Tag: @sealwithsmiles

We Are All In This Together – Episode 043

We Are All In This Together – Episode 043

I have a very important message that I need to you to understand.

One that is echoed in a very impassioned quote from Martin Luther King Jr.

Its something that I have held onto since the first time I stepped into my classroom; something I must remind myself from time to time.

And when you hear this ONE thing, I want you to envision this idea as an integral part of the way you approach your classroom.

In fact, ANYTHING I talk about in this podcast or anywhere in the Seal It With A Smile universe, is content that is designed for you to digest and USE in your classroom. Not because I think it’s a good idea; but because it works! All of my students, both in the classroom and those that have gone through my online course, The Self Driven Classroom: The Queen Bee, use the methodologies, ideas, strategies and mentality that I speak about in these podcasts… not because they are “nice” or “ideal”; but because they WORK!

The ONE thing I want you to walk away from with this podcast:

We are all in this together

Here is the quote from Martin Luther King Jr.

We must all learn to live together as brothers or we will all perish together as fools.  We are tied together in the single garment of destiny, caught in an inescapable network of mutuality.  And whatever affects one directly affects all indirectly.  For some strange reason I can never be what I ought to be until you are what you ought to be.  This is the way God’s universe is made; this is the way it is structured.

 

“Remaining Awake Through a Great Revolution”

Commencement Address for Oberlin College
By Rev. Dr. Martin Luther King, Jr
June 1965, Oberlin Ohio

 

Growing up as a child in the 1980’s, I saw movies and media that told me teachers were “other”. They were boring, know it all people who didn’t care about me or my well being. I was taught by teachers that were like this; but I was also privileged to be around teachers who actually cared about me, who looked after me, and who took the time and the energy to guide me in the right directions. They saw in me something and encouraged me to move forward. I bring those thoughts into my classroom daily.

You need your kids.

Your kids need you.

I am constantly surprised by anyone who calls themselves an “educator” who easily casts our a child. Who uses their fear to predict the outcome of any child, no matter the age or their situation.

Great stories start with conflict.

And you and your students are in it together.

In fact, YOU put obstacles in their path, that you expect them to overcome, in a small amount of time, sometimes on their own.

You call it teaching.

You PURPOSEFULLY present NEW information to them, which causes anxiety, panic, stress, and cognitive dissonance; a gaping chasm in their psychology. Then you FILL that chasm with understanding… your students work it out, get to a point of understanding… then you hit them AGAIN!

Its kinda like you digging a hole for them, telling them they need to jump into the hole, then you jumping out of that hole, and showing them how they can get out… and once most of them are out of the hole… you do it AGAIN!

If you are a great teacher; you are in the hole with them, working with them one on one, and getting as dirty as they are.

Ineffective teachers; post “how to dig out of the hole” pictures on the board, and then complain when they aren’t getting out fast enough.

You need them.

They need you.

No matter what grade level they are in, these kids will eventually participate in our society. They will eventually pay taxes, work, have children… live life! If you aren’t doing everything you can to make sure they are successful, you are only hurting YOURSELF!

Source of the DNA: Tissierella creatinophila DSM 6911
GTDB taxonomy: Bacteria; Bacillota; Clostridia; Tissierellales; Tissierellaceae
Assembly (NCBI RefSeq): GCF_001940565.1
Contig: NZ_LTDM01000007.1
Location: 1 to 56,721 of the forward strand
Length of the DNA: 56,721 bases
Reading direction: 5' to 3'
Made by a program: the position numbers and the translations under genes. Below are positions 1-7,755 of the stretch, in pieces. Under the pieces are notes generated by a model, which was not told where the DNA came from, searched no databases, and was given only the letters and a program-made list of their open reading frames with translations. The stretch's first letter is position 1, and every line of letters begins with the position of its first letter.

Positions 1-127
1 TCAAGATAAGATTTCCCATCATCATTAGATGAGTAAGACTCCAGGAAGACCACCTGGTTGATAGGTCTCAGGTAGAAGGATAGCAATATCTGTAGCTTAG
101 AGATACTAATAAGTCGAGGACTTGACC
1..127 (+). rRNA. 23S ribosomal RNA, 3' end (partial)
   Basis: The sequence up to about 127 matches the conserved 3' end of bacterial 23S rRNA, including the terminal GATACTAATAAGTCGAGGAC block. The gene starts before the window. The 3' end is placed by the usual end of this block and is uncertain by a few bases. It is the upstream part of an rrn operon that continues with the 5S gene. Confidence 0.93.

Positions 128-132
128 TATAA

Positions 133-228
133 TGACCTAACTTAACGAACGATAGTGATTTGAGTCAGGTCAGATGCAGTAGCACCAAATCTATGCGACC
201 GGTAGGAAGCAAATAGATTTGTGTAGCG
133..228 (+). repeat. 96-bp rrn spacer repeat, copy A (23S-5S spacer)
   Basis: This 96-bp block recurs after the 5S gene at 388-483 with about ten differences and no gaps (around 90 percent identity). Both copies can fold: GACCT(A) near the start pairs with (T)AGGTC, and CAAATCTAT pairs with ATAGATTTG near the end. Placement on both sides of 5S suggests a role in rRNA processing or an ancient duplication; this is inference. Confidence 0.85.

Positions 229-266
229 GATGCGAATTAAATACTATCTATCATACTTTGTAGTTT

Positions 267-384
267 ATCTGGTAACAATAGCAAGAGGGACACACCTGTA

If you aren’t brining your best everyday, or challenging yourself to be better today then you were yesterday… you are doing a disservice to the people around you, your loved ones, and your students.

Your students NEED you to be in that hole with them; they need you to bring your best. You NEED them to bring their best to your classroom.

There is no THEY; there is only US.

In life, there is no THEM; there is only WE.

What you learn in this podcast will make you feel uncomfortable; I am creating cognitive dissonance in your mind for a reason. Its time for US, all of US, to elevate our profession and serve a new kind of learning experience for our students, and for ourselves.

The ONE thing I want you to walk away from with this podcast:

We are all in this together

Reach out to your students; reach out to your fellow teachers, to those who are across the hall and across the building. Understand that WE are all tied together. And if you do wrong by a child, you do wrong by all of us.

We are all in this together

And REMEMBER…

No matter where you go

What you do

Who you meet

At the end of every lesson,

Every classroom

Every experience…

Make sure you Seal It…

With A Smile

 

Twitter: @sealwithsmiles

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A Sense Of Gratitude (Volume II) – Episode 041

A Sense Of Gratitude (Volume II) – Episode 041

What does gratitude mean in education?

It starts with something that happened to my during my second year of teaching. If you survived the cut throat, desperation and hopelessness that is the first year of teaching (which is all about survival); then the second year is MAGIC! You are more engaged with who you are, what you are capable of doing, what the hell you are supposed to be doing, and how to best serve your students.

Relationships, for me, were something that I wanted to work on. I was comfortable in my classroom, I was comfortable walking the halls of my building and with others in my department. And it’s not to say that I had a major issue building relationships with my students, but rather, I knew there was a deeper more meaningful way to build my relationships with my students.